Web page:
Mortgage rates declined last week as headlines on the bank crisis slowed, which could have spurred borrowers’ demand for home loans. But that did not happen, as the affordability issues that remain on the horizon challenged mainly first-time homebuyers.
Overall, mortgage applications declined 4.1% last week on a seasonally adjusted basis, down from one week earlier, according to the Mortgage Bankers Association (MBA). The survey, conducted weekly since 1990, covers over 75% of all U.S. retail residential mortgage applications.
But the decline in demand for mortgage loans was more evident in the government market, which consists of Federal Housing Administration (FHA), U.S. Department of Agriculture (USDA) and Department of Veteran Affairs (V.A.) loans. Last week, mortgage apps in the space were 8.4% down compared to the previous week.
Meanwhile, the conventional space – not offered or secured by a government entity – registered a 2.7% decline in the same period.
“We do expect strong demand from first-time homebuyers over the next several years given the large number of millennials hitting peak first-time homebuyer age, but affordability remains a real challenge in this environment,” Mike Fratantoni, MBA’s senior vice president and chief economist, said in a statement.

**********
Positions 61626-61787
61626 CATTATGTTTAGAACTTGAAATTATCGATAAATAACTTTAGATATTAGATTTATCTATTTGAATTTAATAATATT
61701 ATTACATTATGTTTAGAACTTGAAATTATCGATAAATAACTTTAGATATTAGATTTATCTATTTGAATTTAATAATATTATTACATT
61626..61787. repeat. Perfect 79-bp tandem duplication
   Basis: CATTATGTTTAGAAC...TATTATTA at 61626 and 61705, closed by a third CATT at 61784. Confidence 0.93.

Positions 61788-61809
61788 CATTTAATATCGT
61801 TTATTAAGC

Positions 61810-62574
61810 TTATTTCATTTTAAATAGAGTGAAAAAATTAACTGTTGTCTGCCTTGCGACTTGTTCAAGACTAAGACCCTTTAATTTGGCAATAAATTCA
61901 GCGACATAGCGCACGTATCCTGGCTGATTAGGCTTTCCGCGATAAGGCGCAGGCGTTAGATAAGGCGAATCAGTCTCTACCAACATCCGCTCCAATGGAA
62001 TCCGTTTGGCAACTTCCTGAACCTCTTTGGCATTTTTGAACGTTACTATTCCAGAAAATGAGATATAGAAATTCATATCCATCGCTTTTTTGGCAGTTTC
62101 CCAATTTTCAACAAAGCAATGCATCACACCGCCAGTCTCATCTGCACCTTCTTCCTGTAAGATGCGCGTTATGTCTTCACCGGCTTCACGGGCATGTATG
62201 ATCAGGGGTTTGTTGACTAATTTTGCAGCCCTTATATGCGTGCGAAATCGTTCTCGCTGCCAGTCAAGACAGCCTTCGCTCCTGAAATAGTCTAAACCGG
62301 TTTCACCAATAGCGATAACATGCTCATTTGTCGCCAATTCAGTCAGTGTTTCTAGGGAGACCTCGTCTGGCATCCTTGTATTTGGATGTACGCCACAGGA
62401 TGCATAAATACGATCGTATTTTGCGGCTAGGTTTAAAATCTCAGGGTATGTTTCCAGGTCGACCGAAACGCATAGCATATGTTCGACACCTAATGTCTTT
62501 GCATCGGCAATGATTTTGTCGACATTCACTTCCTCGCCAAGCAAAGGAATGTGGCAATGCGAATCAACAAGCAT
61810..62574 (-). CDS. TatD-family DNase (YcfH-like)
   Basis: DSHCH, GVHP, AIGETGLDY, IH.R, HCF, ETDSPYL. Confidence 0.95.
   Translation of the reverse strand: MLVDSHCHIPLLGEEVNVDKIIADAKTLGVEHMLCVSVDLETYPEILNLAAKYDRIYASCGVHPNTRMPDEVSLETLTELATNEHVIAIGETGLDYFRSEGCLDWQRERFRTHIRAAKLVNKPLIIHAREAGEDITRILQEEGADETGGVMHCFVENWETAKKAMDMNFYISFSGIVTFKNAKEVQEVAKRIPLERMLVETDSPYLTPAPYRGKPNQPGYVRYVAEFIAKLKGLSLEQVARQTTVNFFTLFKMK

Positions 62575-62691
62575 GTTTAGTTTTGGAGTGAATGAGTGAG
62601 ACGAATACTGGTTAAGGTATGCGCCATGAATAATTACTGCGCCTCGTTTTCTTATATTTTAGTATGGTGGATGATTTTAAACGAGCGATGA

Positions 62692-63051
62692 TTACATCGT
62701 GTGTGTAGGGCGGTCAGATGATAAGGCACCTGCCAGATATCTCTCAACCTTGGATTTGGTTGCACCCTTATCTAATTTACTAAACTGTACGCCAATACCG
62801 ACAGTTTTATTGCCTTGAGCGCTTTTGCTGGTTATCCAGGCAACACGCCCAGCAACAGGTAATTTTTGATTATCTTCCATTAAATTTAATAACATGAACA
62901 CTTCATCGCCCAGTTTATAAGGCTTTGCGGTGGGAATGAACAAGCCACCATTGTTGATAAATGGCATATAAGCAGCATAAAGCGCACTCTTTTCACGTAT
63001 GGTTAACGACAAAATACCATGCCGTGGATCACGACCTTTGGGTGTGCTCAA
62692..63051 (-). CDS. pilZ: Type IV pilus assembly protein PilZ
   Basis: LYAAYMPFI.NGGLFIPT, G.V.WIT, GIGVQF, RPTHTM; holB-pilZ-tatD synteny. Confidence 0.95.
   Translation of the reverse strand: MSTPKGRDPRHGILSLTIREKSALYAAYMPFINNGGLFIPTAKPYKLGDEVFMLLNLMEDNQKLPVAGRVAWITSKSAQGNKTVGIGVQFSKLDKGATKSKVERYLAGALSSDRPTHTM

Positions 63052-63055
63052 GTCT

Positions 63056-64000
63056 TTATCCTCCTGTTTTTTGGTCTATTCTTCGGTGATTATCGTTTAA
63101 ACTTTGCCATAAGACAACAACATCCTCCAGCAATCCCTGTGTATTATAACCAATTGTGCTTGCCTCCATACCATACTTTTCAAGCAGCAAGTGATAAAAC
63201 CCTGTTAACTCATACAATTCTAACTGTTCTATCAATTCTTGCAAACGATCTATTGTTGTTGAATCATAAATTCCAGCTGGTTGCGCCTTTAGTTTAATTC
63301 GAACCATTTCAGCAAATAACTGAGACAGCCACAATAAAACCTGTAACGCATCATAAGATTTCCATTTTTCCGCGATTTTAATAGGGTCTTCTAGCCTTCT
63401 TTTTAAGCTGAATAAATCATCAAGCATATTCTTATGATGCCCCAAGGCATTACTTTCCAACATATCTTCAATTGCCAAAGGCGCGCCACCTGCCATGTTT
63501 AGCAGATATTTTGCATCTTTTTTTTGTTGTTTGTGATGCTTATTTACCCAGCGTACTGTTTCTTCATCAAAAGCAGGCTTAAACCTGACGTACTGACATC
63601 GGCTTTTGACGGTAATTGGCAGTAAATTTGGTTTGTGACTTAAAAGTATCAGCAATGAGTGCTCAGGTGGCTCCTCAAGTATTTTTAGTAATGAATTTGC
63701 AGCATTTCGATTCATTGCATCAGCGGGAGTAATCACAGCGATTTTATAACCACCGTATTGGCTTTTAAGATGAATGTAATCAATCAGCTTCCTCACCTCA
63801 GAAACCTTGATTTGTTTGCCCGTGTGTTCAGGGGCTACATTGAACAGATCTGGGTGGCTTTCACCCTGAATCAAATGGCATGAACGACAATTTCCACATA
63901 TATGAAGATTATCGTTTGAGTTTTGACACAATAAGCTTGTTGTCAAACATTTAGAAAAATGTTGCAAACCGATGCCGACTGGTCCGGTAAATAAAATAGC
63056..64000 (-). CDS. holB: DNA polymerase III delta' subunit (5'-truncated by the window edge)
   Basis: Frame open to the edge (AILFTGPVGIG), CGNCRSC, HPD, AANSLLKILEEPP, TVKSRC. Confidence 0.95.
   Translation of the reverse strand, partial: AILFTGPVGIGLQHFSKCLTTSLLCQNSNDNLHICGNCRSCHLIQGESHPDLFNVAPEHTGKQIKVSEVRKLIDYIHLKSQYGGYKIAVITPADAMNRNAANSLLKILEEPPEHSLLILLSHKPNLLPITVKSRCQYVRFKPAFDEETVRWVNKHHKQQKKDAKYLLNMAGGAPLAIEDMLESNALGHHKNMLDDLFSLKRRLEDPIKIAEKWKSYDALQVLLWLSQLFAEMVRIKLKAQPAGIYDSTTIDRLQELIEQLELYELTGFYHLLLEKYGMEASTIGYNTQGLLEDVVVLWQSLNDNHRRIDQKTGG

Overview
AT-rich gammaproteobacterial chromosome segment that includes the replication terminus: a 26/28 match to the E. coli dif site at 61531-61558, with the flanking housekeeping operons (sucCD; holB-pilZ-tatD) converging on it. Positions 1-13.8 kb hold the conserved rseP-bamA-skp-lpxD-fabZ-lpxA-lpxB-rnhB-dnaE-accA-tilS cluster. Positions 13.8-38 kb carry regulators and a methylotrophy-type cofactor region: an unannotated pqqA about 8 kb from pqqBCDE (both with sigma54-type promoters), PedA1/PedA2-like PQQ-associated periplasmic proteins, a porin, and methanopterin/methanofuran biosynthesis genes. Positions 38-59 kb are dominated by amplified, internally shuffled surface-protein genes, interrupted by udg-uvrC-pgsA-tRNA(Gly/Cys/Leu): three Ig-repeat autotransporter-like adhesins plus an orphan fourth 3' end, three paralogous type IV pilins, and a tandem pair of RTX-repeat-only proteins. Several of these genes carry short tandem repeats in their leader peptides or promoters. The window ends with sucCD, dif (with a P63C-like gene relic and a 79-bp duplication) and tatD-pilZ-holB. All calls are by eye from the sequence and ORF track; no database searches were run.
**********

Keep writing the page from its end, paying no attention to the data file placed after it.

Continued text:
Ultimately, the share of FHA, V.A. and USDA loan applications decreased to 23.6% last week, down from 24.4% the week prior.
Spring misses its burst
Refi activity remains slow, as borrowers are still locked with loans obtained at 2-3% mortgage rates during the pandemic. The Refinance Index decreased 5.4% from the previous week and 59% from the same week one year ago. Refinancing comprised 28.6% of total applications last week, down compared to 29.1% the previous week.
In addition, purchase app volume declined 3.5% from the prior week and 35% from the same week one year ago. According to the MBA, the drop follows four weeks of increasing purchase app activity, as mortgage rates declined due to the bank crisis.
“Spring has arrived, but the housing market is missing the customary burst in listings and purchase activity that typically mark the season,” Fratantoni said.
The MBA data shows the average contract interest rate for a conventional 30-year fixed-rate mortgage ($726,200 or less) fell five basis points from the prior week to 6.40% last week. Rates on jumbo loans (greater than $726,200) increased to 6.36% from 6.27%.
Regarding the jumbo market, Fratantoni explained: “While we have seen relative weakness at the high-end of the housing market in recent months, the divergence in rates suggests that banks may be tightening credit in response to recent challenges, preserving balance sheet capacity as deposit balances have declined. In recent years, most jumbo loans have been kept on depository balance sheets.”